Andrew Holleran / Photo editor
The damage sustained on Ohio State property during Friday’s severe weather event was “relatively minor” according to a university official, but the destruction certainly went beyond downed tree limbs on the university’s iconic Oval. Students living in the neighborhoods adjacent to OSU might continue to feel the impact of the storm for days to come.
Bob Armstrong, the university’s director for emergency management, told The Lantern that damage on OSU’s Columbus campus was mostly the result of falling trees and limbs.
The OSU airport and a neighboring university farm were not so fortunate.
“The most severe damage seems to be out by Don Scott Airport and the neighboring farm. We lost the roof to the horse barn. From what I understand, all of the animals in the barn are safe, but we will need to replace the entire roof,” Armstrong said in an email to The Lantern. “We also had a couple of buildings at the airport suffer some minor damage including broken windows and a little roof damage. On the Columbus campus … We have crews out checking all of the buildings for any unreported damage.”
For students living off campus, one of the most painful reminders of the storm is the lack of electricity in parts of the campus area.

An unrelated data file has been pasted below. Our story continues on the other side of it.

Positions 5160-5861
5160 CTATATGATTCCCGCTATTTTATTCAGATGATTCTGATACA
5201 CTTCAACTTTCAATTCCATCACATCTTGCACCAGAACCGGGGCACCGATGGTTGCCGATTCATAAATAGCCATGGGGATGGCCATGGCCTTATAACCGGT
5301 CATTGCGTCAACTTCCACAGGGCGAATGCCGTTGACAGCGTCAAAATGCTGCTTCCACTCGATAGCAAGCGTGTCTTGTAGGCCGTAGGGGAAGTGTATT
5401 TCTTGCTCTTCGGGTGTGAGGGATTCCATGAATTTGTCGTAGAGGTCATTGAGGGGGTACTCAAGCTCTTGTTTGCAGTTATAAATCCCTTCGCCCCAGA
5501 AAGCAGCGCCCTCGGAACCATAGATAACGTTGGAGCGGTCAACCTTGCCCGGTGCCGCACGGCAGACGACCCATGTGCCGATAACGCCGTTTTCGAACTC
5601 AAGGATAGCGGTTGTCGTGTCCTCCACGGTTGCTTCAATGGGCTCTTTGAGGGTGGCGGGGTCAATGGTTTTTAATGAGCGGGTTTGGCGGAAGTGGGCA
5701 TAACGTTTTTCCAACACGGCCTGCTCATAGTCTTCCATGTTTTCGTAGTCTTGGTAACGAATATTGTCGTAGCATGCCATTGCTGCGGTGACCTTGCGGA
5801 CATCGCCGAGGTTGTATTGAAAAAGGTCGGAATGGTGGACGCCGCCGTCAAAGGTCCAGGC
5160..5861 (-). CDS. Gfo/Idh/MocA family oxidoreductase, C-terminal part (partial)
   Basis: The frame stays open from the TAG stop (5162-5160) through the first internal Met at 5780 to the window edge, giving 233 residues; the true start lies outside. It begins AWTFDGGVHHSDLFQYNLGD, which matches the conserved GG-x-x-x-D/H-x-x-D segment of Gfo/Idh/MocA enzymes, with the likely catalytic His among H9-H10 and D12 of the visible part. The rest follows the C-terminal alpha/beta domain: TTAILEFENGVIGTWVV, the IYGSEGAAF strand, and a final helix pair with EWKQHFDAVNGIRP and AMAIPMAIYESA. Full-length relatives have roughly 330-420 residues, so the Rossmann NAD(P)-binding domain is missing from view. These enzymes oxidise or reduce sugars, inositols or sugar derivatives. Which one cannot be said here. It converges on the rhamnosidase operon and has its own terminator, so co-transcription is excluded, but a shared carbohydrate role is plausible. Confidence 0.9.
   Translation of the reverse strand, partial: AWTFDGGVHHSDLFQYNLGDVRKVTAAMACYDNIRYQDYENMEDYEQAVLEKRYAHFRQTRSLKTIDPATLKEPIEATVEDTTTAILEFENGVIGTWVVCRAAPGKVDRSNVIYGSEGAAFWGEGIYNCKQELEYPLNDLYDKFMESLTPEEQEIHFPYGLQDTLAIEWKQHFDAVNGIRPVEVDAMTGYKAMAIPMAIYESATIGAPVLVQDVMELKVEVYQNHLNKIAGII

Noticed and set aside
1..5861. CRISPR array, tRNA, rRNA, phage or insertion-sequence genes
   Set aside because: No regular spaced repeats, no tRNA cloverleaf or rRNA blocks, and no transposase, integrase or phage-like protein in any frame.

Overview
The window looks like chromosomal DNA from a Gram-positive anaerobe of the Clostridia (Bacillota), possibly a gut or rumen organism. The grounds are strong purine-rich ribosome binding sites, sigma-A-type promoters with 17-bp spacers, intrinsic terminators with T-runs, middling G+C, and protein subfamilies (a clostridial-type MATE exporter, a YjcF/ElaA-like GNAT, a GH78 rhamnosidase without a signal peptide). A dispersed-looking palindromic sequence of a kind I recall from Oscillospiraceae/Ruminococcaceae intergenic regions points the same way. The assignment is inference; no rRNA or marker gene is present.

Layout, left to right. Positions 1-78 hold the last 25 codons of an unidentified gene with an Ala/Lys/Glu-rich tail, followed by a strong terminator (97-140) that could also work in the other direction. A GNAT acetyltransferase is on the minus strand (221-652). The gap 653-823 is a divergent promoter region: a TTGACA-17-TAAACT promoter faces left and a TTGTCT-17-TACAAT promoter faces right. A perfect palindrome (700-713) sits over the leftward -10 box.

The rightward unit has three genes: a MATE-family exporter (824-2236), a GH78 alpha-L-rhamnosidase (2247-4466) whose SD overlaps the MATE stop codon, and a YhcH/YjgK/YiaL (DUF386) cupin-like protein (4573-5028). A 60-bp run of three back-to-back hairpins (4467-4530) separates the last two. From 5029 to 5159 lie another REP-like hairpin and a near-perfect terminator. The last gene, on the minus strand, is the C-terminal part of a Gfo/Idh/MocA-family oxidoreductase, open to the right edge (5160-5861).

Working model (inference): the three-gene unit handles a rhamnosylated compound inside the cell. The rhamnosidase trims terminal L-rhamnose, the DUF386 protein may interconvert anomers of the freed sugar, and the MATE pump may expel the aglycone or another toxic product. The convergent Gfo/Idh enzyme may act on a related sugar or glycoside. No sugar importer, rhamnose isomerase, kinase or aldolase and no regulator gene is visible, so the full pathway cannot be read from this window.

At about 12:20 a.m, Sunday, 13 counties in Ohio were reporting outages as a result of the Friday storm, according to American Electric Power Ohio. In Franklin County, 145,876 remained without electricity.
Despite progress gained in restoring power, the northwestern portion of Columbus may not be supplied with electricity until as late as July 7.
Armstrong said OSU has reported all known cases of power outages to AEP, and has also offered to provide “any assistance that we can.”
“(AEP has) a very tough job of prioritizing the restoration process. Their primary focus is on critical infrastructure such as hospitals, fire departments, police stations, etc.,” Armstrong said in the email. “It can be very difficult waiting for them to finally get to your neighborhood to restore power, especially when the temperature is so hot.”
Temperatures in Columbus rose above 90 degrees Saturday, according to The Weather Channel, and high temperatures are expected to be in excess of 90 degrees for each of the next seven days.
Armstrong said his best advice for students trying to beat the heat was to take advantage of OSU’s air conditioned facilities, and to be patient.
For those with internet access, OSU also provides an online resource – emergency.osu.edu – with links to information regarding food, water and generators.